Friday, October 8, 2010

Spring Baked Mushroom Risotto


{Image source: placid casual}
So, it's on my 30 before 30 list. It's been something I've been wanting to do for a while now. And I finally did it! I've been planning to make risotto for an age now (no seriously, I've literally been telling the hubs every night for 2 weeks). I mean, I've have at least a dozen conversations about it over the last two weeks, and Claudz, Marisa, Ally, Matt and Nina have all made it since then, we even had a Twitter Risotto Off planned, that I started. And yet I hadn't made it. That's wrong, right? So I gritted my teeth, and eventually the weather turned a little cooler, and last night was the night. The Night I Made Risotto. Deserves capitalisation, in my book! And I had this package, that I bought at the Good Food and Wine Show a few months ago, a kit with the arborio rice, dried mushrooms, seasonings and one or two other things. I used that, so I think this was a cheat, and I'll be doing it again.

I did, however, peel and shell a whole pack of broad beans for the little fava beans inside, and serve the risotto (I have my in-laws down, it was hard enough getting into the kitchen, without suggesting a purely vegetarian meal!) with pork sausages and sauteed asparagus. And let me tell you, that this was a crowd pleaser! I think I impressed the inlaws.. maybe I'll be allowed in the kitchen more often now.. Oh. And I just realised I bought the wrong cheese - how's that for a foodie fail? Ah well, alls well that ends well, right? And it was still delicious, if not perfect. Just means I'll have to keep at it until it comes out right, hey?

Spring Baked Mushroom Risotto

1 package of Cook me! Mushroom Risotto mix (500g)
1/2 an onion, diced
125ml (1/2 cup) dry white wine
750ml (2 1/2 cups) good quality stock - I used veggie stock
1 packet broad beans (here's a good how to for broad/fava beans)
1 bunch of asparagus (half for the risotto, half for serving)
250ml (1 cup) grated parmesan cheese (I used pecorino - foodie fail)
Glug of olive oil and a knob of butter

Fresh, unshelled fava beans
  1. Preheat your oven to 180 degrees Celsius.
  2. Heat a heavy based pan, and put a knob of butter and some olive oil in.
  3. Fry the onion for a bit, until soft and translucent.
  4. Pour the rice mixture in, and turn up the heat. Stir to coat the rice in oil, and heat until it pops a little - you really want to toast them a bit.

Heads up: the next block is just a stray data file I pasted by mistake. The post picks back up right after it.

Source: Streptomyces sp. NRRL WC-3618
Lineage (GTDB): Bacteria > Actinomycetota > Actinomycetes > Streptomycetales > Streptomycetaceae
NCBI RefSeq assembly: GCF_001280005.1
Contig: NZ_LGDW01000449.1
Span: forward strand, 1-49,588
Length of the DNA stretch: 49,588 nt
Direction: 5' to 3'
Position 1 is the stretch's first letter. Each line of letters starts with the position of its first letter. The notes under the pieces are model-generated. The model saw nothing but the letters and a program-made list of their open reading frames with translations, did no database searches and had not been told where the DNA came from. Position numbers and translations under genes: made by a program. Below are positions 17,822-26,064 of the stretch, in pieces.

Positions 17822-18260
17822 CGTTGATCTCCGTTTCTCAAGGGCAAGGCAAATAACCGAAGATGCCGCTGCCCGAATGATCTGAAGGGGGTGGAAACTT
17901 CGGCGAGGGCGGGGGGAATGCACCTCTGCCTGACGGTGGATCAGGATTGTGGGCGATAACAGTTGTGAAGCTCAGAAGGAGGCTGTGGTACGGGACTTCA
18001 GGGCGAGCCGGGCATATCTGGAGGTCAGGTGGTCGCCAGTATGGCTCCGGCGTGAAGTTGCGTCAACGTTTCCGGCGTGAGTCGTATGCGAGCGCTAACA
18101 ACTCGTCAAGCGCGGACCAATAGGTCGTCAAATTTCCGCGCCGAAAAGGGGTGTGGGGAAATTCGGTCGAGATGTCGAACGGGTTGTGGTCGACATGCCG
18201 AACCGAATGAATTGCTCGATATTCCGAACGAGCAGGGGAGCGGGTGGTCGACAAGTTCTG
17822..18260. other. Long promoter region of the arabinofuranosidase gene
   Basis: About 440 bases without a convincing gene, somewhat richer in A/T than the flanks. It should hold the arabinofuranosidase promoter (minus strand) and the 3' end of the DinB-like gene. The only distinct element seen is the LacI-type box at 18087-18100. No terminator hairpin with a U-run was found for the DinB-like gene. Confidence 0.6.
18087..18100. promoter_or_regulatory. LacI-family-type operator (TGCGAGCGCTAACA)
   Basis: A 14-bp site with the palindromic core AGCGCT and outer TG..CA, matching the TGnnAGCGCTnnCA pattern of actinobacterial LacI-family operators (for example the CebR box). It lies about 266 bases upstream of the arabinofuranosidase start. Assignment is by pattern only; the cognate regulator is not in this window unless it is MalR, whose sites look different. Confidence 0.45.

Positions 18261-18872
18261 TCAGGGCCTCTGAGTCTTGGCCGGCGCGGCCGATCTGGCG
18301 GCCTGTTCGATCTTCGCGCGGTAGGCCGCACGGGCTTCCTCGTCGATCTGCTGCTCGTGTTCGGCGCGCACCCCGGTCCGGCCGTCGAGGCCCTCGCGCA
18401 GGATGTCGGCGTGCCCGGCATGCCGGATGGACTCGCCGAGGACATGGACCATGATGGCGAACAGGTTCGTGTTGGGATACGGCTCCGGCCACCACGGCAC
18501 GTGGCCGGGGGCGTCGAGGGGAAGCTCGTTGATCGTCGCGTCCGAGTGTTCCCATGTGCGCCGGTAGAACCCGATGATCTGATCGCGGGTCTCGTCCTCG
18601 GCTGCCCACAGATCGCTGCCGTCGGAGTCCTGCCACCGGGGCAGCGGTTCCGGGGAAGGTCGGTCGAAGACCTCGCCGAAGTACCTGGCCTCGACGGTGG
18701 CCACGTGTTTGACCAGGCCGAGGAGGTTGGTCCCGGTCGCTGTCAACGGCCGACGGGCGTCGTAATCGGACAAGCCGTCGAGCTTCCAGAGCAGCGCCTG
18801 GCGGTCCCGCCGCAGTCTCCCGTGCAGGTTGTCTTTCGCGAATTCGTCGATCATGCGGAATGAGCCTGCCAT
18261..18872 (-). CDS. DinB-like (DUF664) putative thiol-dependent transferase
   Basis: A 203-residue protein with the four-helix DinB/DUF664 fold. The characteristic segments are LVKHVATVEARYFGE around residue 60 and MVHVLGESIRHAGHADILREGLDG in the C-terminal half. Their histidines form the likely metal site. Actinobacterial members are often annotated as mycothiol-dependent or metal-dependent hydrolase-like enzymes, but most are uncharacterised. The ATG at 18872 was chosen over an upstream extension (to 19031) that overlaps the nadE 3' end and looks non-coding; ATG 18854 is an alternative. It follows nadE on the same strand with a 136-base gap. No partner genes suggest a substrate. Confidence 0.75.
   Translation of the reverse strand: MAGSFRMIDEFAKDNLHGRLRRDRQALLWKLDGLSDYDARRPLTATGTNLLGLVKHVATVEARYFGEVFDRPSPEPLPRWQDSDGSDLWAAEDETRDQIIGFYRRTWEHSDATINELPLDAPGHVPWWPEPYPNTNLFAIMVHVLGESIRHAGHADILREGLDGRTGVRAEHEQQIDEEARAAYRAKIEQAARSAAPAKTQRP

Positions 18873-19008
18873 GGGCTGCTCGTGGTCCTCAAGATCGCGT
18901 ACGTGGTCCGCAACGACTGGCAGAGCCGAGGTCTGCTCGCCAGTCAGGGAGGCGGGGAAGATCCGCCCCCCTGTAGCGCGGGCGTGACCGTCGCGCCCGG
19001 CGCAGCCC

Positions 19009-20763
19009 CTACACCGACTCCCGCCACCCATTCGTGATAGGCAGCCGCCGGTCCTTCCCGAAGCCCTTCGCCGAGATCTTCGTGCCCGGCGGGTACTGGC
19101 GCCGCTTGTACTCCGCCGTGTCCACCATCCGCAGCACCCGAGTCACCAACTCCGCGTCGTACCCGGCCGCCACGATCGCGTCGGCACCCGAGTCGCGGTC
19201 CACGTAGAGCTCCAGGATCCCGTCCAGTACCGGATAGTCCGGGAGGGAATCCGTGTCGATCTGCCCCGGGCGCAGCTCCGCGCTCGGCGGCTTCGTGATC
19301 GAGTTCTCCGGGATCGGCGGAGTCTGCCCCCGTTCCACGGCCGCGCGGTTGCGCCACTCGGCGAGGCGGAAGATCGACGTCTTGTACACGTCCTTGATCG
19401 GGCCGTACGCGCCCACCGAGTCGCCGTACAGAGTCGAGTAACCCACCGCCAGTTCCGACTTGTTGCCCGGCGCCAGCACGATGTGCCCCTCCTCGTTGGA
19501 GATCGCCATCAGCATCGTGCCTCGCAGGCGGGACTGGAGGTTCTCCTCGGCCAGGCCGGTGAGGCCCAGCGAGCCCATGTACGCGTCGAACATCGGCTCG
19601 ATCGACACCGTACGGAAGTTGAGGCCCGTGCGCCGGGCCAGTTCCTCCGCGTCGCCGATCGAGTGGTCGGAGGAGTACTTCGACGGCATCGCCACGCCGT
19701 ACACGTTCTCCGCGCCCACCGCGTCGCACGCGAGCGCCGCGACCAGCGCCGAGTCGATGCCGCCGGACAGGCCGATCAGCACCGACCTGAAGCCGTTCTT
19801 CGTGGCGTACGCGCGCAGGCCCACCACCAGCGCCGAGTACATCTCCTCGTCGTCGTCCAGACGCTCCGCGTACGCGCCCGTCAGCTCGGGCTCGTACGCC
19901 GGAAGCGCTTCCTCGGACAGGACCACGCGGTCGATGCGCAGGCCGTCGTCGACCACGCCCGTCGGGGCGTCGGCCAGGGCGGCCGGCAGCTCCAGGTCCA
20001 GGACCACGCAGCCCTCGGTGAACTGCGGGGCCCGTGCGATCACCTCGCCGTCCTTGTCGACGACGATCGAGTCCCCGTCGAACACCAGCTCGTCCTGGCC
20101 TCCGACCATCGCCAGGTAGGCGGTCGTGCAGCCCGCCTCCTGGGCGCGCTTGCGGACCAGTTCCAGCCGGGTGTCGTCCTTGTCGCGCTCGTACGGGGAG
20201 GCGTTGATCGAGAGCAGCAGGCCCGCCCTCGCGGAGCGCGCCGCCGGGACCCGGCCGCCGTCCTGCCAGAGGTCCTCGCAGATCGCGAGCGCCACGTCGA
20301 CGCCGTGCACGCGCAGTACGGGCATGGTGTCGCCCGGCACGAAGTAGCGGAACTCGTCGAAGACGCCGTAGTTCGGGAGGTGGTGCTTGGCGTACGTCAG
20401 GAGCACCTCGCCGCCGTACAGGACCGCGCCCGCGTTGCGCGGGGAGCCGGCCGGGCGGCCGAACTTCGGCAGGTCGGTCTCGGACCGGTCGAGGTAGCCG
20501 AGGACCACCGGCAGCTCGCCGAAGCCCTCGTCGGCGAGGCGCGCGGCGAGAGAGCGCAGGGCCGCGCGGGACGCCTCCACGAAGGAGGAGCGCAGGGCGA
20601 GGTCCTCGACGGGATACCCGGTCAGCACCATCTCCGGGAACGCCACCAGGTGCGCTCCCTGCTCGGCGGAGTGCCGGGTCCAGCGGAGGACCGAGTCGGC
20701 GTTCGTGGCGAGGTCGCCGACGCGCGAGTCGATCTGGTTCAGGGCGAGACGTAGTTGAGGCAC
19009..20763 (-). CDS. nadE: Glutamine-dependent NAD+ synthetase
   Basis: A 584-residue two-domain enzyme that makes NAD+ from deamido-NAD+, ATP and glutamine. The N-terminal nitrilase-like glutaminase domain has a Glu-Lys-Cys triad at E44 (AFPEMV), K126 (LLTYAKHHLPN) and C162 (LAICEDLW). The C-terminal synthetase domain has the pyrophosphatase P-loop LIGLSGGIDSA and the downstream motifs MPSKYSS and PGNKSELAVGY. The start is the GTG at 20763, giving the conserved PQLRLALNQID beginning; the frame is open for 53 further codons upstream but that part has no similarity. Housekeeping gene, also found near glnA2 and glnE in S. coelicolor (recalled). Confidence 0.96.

5. Pour the wine in, and stir until the rice has absorbed the liquid. At this point, you can carry on on the stove top, stirring and incorporating the stock, ladle by ladle, but I had a couple of over things I still wanted to make, that needed my hands. So I decided to bake it.
  6. Transfer the rice mixture to an ovenproof dish, and pour in the stock, stirring it gently to make sure the stock is mixed in, and pop the whole thing into the oven for 20 minutes.
  7. Meanwhile, steam your fava beans for a few minutes, until the skins wrinkle up and they go a dull, grey colour.
  8. Allow to cool, and peel them, revealing a bright green, nutty bean. Reserve, and stir into the risotto when you take it out.
  9. After 20 minutes, remove the risotto from the oven, and check that it's wet enough. Add some more stock if it looks dry - the oven is always hotter than the stove top (and mine doesn't seem to have a thermostat), so you'll probably need more liquid to keep it creamy. You'll see that the rice has swelled up a lot, and it'll swell up more and get creamier. Don't add the fava beans now, add them at the end.
  10. Put back into the oven for another 20 minutes, and start with the asparagus. 
  11. Snap the woody ends of your asparagus, and snap in half. The stalks are woodier than the tips, and need a little more cooking. So in the pot that you steamed the fava beans in, steam the broccoli stems for a few minutes, then add the tips for another. Say 3 minutes for the stems, and 2 for the tips, which brings it to 5 in total for the stems. Remove from the heat, and run under cold water to refresh.
  12. Chop the stems a bit smaller, and set aside with the shelled fava beans.
  13. When 20 minutes are up, take out the risotto out, stir some more liquid in if it's a bit dry, then stir in the chopped asparagus stems and the fava beans.
  14. Then stir in the cheese, handful by handful, getting it all worked in.
  15. Quickly stirfry the asparagus tips in some butter, garlic and lemon, and serve all hot.
This is a bit long winded, but you get the picture. The baked risotto is slightly less creamy, but I hear adding a cup of liquid right at the end helps with creaminess. It also means you're free to do other things, whether that's frying up some sausages, or hanging the laundry, which all helps in the end, right?

I still plan to try the stovetop risotto, when it's just the two of us. My boy can take a vegetarian meal, but the in-laws are rys, vleis en aartappels mense (rice, meat and potatoes people). They enjoyed this, I served it with some pork sausages, which they eat rarely, and I think it made a nice change for them. I would've liked it a bit creamier,but that gives me a great excuse to make it again, right?


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  1. Wrong cheese? Do not compute... :-)

    Good on you for finally getting round to the risotto making. And well done on overcoming your fear of broadbeans! Glad it turned out so well.

  2. Congrats!

    It looks great. They are easy to make, but you can't rush them, esp. if you go the stovetop route, which is highly recommended, and next time, no cheating, you have to make it from scratch ;-)




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